Old hardware and Linux

Oldies but Goodies

© Lead Image © Marc Chesneau, Fotolia.com

© Lead Image © Marc Chesneau, Fotolia.com

Article from Issue 212/2018

Corporations and organizations don't need to buy new computers every two or three years because the old ones are no longer serviceable. We look at which tasks these hardware seniors can handle.

Over the years, many corporations – and home users – accumulate discarded computers, printers, and laptops. If nobody disposes of them immediately as electronic waste, they often stand around unused in storage rooms. A larger market for used equipment has established itself, and used systems often find buyers or lessors quickly. Because of tax regulations and leasing contract terms, the market is fed by company inventories with equipment only a few years old.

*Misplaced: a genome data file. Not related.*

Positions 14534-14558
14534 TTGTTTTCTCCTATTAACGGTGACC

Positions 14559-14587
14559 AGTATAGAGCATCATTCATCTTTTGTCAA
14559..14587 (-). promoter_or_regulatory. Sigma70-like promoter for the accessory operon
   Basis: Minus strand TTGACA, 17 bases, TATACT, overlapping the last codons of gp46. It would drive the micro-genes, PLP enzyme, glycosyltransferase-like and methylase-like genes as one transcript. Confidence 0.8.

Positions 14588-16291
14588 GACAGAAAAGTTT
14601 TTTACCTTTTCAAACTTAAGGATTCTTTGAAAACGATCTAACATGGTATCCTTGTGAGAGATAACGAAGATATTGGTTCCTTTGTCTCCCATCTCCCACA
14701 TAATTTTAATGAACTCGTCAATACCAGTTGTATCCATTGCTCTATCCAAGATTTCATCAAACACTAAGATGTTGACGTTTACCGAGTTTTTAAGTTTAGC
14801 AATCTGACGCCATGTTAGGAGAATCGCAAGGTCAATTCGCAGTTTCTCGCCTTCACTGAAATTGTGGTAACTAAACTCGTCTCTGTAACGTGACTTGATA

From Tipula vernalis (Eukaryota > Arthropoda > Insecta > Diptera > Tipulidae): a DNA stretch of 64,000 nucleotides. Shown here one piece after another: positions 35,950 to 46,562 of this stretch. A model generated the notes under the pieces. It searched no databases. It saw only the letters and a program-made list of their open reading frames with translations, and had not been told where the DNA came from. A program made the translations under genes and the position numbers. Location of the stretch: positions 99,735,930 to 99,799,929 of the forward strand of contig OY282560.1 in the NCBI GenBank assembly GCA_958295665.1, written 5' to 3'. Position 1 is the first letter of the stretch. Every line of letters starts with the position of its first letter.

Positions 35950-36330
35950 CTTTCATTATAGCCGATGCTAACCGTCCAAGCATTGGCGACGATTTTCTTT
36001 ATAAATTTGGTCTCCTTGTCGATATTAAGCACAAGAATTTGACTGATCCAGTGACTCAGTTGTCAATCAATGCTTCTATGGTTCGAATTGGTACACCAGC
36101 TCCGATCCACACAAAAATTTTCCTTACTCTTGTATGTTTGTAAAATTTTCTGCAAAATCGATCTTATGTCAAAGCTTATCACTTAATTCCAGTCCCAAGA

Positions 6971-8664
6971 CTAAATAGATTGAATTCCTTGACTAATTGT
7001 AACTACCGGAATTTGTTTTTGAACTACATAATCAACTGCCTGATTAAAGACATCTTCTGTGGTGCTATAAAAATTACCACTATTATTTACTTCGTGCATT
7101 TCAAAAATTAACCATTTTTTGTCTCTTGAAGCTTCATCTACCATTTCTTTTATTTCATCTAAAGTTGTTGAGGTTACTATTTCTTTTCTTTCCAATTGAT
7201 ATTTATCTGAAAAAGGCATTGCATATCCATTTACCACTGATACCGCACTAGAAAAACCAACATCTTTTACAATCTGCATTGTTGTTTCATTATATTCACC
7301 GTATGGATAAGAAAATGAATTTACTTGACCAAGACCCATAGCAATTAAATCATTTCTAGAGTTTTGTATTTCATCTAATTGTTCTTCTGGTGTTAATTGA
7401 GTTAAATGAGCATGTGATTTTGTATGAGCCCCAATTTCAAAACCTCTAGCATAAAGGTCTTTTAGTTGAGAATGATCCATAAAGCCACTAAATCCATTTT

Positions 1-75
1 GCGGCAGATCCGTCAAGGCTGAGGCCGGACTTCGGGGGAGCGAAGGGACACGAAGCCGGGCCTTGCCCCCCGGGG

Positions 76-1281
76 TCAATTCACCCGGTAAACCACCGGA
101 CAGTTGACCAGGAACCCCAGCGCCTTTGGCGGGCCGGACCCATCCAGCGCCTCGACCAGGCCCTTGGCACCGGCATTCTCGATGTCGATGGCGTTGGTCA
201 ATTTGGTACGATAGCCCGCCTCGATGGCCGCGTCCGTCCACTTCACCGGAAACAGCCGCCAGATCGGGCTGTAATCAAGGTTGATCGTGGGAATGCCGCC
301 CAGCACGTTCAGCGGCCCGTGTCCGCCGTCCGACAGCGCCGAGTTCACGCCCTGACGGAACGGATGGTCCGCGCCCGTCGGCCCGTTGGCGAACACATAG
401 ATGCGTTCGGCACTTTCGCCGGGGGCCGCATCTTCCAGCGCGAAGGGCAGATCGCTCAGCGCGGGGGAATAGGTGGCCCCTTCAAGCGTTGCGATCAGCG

Prices drop extremely quickly, especially in the case of professional computer systems. Moreover, new owners might be able to write these devices off immediately for tax purposes as low-value assets for an instant benefit. The new owner also contributes to a positive ecological balance, because the production of new computer systems is resource intensive.

Unlike new versions of Windows, which might not provide drivers for older hardware, Linux distributions potentially support older hardware better than brand-new equipment. Some special Linux distributions with the right drivers concentrate specifically on such older hardware, but which used systems can admins best buy and run with Linux? Which desktops support production use with the lowest possible administration overhead?


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